We have launched a new website and this page has been archived.Find out more

[Skip to Content]

29 December 2014

Teenagers at risk of cruelty

Teenagers at risk of cruelty

A legal loophole that makes it impossible to prosecute adults for neglect or ill-treatment of 16 and 17-year-olds needs urgent change, The Children’s Society claim.

A change in the law could protect more than 40,000 vulnerable 16 and 17-year-olds from cruelty, including sexual exploitation.

The call is for MPs to close the loophole by extending protections against child cruelty to this age group when it debates the Serious Crime Bill in the House of Commons on 5 January. 

The Children’s Society believe this loophole means children aged 16 and 17 are forced to fend for themselves, because they are viewed as adults in this law. 

Police will find it more difficult to prosecute a negligent or abusive parent or guardian of a child in this age group. The move would involve changing the Children and Young Persons Act 1933 to increase the age at which a child can be a victim of cruelty from 15 to 17.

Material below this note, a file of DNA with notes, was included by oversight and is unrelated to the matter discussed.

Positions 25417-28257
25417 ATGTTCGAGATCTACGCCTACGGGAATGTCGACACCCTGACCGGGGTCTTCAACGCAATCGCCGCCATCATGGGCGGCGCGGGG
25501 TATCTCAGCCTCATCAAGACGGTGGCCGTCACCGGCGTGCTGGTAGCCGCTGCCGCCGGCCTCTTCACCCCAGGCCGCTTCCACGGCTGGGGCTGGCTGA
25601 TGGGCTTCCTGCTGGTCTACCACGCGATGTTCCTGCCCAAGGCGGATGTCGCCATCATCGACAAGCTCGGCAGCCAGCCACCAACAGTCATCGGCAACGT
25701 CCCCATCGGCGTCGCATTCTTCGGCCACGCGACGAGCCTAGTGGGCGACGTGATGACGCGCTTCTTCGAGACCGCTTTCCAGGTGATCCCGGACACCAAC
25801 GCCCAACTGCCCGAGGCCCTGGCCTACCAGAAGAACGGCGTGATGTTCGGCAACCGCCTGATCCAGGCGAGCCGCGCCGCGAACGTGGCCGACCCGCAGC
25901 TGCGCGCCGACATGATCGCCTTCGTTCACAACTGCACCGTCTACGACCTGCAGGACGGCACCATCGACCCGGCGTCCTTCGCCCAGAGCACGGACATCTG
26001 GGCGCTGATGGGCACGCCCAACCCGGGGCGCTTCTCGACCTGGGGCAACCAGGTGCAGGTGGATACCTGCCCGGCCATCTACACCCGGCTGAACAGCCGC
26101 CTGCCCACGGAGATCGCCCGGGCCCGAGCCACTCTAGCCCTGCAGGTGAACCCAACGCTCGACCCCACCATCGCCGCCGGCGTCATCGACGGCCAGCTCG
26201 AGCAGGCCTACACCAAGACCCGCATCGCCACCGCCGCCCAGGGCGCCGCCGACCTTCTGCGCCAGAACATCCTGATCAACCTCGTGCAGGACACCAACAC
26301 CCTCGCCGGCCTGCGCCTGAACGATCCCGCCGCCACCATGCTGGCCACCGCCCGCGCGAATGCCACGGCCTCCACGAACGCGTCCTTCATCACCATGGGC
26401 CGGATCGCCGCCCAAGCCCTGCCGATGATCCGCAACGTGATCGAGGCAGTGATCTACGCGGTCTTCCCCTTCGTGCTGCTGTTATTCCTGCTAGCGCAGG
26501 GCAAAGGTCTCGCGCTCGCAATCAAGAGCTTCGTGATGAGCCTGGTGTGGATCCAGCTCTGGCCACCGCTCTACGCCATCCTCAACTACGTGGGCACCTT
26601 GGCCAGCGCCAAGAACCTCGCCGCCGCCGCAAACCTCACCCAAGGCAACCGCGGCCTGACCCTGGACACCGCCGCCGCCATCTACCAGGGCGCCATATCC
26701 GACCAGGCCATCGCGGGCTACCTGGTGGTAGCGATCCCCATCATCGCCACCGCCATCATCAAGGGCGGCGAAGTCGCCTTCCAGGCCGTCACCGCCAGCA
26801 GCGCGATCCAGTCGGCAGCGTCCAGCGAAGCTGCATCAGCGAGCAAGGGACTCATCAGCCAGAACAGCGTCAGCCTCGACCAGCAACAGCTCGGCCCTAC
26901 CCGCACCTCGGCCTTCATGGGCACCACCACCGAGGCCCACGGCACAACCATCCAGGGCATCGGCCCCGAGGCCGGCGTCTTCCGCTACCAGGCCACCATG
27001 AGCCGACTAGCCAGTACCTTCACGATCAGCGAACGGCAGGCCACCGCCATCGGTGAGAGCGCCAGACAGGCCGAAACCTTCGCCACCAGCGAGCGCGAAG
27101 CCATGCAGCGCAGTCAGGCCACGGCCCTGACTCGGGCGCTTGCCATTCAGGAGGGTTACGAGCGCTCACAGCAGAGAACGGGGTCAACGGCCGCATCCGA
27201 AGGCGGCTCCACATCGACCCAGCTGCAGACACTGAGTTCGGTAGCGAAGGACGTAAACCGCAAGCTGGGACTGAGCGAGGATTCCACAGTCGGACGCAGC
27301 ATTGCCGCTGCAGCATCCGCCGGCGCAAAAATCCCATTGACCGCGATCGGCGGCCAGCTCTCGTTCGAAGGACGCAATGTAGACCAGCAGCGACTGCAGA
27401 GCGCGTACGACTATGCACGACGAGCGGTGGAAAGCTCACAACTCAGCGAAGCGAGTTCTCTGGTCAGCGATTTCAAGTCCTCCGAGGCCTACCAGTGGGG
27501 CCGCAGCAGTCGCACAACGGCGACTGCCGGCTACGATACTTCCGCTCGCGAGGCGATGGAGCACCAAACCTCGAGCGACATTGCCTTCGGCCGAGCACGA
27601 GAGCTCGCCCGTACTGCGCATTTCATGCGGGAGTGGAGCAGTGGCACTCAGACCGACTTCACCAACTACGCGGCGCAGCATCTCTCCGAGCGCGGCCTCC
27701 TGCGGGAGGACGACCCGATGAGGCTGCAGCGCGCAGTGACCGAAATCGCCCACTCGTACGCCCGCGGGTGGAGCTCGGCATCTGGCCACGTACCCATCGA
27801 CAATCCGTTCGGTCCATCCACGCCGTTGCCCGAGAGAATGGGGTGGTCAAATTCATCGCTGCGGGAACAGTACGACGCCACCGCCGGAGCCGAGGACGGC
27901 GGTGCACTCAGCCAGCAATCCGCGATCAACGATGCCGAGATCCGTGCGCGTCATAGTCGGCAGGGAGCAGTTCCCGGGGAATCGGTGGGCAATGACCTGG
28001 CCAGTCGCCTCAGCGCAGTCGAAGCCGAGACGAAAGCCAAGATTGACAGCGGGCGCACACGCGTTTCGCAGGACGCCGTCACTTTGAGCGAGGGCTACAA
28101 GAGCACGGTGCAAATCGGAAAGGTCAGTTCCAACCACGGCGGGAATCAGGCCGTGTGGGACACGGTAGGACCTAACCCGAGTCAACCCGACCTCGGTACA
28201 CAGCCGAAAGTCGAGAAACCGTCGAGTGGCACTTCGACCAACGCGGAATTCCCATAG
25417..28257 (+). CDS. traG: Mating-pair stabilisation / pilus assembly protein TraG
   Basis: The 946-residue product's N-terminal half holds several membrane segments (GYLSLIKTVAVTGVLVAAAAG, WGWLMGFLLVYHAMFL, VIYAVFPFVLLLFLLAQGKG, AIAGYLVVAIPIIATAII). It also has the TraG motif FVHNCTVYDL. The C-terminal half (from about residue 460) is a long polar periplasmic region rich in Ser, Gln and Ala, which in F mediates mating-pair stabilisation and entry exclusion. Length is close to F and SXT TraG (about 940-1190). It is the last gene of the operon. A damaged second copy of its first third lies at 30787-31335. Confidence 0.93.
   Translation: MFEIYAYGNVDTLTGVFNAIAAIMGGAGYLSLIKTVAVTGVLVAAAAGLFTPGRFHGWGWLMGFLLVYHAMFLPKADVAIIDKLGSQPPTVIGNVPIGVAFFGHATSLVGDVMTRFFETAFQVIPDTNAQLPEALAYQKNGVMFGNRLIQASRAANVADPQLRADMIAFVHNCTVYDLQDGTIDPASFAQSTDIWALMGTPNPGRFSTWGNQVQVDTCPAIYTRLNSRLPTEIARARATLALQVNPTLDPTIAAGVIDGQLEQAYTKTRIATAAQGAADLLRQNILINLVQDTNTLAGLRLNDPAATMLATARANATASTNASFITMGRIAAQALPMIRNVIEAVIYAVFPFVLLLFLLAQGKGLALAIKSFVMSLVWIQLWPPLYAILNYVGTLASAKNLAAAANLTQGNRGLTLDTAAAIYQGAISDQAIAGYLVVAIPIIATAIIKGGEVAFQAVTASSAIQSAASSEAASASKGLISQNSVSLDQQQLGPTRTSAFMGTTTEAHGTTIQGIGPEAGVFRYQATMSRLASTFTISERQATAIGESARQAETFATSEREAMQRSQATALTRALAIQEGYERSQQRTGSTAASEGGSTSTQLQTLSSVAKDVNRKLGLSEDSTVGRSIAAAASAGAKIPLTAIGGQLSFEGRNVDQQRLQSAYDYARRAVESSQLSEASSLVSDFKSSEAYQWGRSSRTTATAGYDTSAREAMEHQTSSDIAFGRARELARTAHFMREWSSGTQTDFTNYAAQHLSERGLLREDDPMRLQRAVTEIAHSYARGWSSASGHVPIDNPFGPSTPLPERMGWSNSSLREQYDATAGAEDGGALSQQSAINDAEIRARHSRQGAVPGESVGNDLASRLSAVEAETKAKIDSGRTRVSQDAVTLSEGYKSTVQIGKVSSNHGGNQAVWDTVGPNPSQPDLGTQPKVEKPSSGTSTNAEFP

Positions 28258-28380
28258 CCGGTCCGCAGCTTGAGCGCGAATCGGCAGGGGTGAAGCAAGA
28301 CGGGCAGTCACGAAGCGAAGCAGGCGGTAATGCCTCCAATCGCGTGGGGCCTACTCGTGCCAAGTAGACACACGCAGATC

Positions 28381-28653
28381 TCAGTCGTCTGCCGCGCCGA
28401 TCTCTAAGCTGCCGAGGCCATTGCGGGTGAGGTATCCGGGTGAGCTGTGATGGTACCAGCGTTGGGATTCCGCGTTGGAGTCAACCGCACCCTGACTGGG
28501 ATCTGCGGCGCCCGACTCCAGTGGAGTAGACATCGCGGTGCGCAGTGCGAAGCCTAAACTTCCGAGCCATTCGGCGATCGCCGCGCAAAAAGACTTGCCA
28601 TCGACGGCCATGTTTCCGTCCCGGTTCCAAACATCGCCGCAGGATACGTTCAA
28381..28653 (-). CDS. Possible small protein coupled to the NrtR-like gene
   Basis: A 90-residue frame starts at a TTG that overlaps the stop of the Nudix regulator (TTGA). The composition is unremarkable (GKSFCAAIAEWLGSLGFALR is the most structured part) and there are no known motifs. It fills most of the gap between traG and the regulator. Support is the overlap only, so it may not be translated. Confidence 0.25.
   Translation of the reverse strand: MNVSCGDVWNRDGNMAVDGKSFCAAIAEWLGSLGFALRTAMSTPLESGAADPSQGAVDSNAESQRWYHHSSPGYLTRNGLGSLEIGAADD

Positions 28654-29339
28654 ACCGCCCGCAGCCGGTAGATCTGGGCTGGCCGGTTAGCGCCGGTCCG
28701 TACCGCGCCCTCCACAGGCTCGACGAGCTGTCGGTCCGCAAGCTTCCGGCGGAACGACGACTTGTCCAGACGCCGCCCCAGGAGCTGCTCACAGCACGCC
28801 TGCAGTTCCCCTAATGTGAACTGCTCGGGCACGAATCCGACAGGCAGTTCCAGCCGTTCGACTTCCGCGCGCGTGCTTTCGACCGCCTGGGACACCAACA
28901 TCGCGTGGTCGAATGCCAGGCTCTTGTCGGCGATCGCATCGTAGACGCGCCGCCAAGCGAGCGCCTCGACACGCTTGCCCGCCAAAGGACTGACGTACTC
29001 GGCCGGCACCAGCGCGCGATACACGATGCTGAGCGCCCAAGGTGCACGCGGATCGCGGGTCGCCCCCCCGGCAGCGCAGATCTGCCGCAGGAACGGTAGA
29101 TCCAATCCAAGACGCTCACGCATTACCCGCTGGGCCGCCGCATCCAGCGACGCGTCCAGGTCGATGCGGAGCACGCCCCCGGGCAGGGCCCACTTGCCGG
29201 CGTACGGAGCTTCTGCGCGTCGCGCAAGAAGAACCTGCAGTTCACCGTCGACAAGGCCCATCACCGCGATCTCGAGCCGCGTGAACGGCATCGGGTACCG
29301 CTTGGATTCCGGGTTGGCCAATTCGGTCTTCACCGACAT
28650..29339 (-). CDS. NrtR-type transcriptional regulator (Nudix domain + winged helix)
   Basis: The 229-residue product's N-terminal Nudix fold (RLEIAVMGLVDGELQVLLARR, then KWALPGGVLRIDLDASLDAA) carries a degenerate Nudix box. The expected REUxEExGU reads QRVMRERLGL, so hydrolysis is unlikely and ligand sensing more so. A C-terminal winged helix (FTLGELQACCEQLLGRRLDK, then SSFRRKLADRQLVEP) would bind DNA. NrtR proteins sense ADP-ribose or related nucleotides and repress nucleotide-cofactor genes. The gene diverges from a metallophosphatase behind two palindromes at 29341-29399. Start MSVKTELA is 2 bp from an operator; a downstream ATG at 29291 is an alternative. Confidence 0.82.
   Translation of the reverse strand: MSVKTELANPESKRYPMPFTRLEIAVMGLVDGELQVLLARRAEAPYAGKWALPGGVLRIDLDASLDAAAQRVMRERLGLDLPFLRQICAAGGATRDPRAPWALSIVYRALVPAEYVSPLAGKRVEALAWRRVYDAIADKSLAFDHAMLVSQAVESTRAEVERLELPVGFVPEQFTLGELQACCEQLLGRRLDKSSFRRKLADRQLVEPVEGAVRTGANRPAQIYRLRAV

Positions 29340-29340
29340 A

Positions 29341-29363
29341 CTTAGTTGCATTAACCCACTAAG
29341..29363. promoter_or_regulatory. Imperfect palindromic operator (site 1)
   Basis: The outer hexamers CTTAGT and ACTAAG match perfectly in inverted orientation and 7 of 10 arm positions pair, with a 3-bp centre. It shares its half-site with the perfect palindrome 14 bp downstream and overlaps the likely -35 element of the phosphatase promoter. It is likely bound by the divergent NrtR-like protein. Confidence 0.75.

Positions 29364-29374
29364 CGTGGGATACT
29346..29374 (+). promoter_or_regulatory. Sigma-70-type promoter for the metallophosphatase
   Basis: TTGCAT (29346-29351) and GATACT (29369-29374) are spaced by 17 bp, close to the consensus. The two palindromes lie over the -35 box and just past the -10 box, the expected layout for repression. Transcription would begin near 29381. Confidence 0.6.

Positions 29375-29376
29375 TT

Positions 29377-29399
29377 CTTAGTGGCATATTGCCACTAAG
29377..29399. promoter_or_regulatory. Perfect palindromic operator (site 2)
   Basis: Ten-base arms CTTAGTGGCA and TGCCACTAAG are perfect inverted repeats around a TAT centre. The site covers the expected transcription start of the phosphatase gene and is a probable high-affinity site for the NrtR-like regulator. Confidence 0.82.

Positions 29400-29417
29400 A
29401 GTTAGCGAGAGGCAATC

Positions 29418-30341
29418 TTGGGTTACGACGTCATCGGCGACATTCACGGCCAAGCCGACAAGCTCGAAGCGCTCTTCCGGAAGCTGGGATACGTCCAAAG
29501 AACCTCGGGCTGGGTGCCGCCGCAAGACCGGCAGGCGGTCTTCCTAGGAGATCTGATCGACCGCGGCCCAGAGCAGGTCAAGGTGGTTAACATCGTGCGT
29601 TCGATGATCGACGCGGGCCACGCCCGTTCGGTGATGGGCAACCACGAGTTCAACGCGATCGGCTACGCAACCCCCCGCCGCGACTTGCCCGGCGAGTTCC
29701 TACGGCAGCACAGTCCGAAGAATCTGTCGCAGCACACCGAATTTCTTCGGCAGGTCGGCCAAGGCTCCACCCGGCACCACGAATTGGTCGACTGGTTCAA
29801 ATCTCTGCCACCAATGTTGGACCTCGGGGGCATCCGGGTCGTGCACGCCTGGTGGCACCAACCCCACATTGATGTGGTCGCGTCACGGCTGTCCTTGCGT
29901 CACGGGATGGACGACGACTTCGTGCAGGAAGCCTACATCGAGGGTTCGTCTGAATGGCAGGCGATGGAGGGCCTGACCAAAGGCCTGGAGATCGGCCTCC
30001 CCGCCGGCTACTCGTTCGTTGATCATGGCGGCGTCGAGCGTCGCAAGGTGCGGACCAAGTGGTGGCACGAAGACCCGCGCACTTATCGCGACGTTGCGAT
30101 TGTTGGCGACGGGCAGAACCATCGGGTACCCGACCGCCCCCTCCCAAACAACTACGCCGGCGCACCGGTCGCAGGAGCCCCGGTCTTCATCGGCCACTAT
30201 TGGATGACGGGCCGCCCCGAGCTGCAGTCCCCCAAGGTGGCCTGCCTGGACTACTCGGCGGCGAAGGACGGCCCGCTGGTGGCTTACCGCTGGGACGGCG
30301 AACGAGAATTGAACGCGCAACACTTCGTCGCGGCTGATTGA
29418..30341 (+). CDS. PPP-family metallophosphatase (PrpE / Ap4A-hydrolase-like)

Last year, according to official figures, 42,260 children aged 16 or 17 in England were deemed by social services to be at “in need”, and at greater risk. Research suggests that teenagers in this age range who experience neglect at home are often failing to receive adequate protection from professionals because they are mistakenly believed to be more resilient and able to cope with stress.

While most English law treats anyone under 18 as a child, the criminal law for child cruelty, which dates back 80 years, only protects children from neglect or ill-treatment until their 16th birthday. 

Matthew Reed, chief executive of The Children’s Society, said: “It is nonsensical and unacceptable that adults cannot be prosecuted for behaviour against children aged 16 or 17 that would be considered cruelty if the victim was 15. 

“If MPs are serious about stopping child cruelty – including child sexual exploitation – they must act to close this legal loophole when it is debated in Parliament in the New Year.”